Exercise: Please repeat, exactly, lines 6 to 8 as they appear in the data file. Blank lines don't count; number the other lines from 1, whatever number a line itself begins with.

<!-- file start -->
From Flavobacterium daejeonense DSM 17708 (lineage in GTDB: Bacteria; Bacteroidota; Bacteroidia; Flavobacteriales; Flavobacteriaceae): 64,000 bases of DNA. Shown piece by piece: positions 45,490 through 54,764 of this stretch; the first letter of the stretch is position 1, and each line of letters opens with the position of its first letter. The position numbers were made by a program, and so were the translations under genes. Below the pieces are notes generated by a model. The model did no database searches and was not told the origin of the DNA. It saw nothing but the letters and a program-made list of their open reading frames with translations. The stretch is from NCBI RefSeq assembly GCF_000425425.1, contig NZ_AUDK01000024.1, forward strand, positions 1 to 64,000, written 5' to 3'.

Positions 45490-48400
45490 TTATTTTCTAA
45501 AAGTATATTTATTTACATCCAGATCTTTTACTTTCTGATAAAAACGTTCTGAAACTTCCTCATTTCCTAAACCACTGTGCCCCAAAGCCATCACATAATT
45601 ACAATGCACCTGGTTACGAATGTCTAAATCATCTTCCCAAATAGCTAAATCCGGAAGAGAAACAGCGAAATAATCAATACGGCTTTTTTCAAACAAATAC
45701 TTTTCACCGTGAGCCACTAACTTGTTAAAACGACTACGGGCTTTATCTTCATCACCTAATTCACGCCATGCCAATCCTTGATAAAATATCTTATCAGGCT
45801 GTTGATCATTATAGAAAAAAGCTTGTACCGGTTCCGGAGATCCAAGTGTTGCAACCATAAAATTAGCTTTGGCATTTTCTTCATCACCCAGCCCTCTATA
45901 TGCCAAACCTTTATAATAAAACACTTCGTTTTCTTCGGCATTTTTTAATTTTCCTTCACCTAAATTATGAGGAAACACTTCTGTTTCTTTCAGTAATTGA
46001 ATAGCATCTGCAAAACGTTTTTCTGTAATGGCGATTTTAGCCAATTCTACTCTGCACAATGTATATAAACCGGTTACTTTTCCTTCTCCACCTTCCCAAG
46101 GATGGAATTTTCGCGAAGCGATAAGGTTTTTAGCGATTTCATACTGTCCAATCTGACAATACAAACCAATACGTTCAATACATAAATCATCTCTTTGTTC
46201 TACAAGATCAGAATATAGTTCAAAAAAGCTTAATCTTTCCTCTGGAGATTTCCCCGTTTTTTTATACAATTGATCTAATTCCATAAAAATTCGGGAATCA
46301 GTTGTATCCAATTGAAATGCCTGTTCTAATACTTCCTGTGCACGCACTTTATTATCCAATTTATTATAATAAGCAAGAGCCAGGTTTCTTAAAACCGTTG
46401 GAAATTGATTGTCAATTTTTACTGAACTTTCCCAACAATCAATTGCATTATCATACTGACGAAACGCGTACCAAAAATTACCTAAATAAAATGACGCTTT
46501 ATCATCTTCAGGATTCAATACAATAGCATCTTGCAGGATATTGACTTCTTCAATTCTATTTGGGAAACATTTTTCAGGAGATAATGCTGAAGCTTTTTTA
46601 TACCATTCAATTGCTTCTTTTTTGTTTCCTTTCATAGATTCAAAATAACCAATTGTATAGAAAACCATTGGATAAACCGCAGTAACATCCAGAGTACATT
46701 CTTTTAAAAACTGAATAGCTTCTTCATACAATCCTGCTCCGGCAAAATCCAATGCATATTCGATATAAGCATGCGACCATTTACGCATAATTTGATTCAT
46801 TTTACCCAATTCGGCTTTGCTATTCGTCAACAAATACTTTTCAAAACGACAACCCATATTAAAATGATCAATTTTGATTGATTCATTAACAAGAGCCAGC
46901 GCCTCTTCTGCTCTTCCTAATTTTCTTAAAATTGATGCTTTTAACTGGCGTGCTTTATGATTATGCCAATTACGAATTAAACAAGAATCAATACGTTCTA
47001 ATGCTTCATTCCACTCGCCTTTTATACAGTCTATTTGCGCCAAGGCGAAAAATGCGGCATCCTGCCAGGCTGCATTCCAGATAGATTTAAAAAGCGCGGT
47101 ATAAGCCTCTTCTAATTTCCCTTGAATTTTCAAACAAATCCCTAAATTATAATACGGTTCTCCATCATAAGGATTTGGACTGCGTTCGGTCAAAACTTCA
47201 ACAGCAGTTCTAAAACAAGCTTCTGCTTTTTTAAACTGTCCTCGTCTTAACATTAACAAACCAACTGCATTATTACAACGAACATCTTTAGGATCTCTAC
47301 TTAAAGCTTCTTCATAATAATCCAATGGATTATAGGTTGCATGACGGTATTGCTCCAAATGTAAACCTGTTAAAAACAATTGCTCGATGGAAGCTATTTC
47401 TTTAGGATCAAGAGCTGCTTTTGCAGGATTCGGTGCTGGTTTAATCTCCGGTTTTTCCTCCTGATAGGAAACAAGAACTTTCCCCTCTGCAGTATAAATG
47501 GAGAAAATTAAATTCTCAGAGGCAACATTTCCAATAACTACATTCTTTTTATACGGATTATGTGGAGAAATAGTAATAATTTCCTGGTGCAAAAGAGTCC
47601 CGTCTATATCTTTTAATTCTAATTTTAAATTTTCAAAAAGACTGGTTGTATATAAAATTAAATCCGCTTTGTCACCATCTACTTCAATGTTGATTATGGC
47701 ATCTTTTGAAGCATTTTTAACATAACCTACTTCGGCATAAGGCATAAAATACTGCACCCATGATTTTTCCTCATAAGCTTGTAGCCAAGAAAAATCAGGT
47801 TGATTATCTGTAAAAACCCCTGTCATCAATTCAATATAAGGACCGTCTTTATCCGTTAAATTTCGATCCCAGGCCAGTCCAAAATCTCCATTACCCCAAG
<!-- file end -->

45701 TTTTCACCGTGAGCCACTAACTTGTTAAAACGACTACGGGCTTTATCTTCATCACCTAATTCACGCCATGCCAATCCTTGATAAAATATCTTATCAGGCT
45801 GTTGATCATTATAGAAAAAAGCTTGTACCGGTTCCGGAGATCCAAGTGTTGCAACCATAAAATTAGCTTTGGCATTTTCTTCATCACCCAGCCCTCTATA
45901 TGCCAAACCTTTATAATAAAACACTTCGTTTTCTTCGGCATTTTTTAATTTTCCTTCACCTAAATTATGAGGAAACACTTCTGTTTCTTTCAGTAATTGA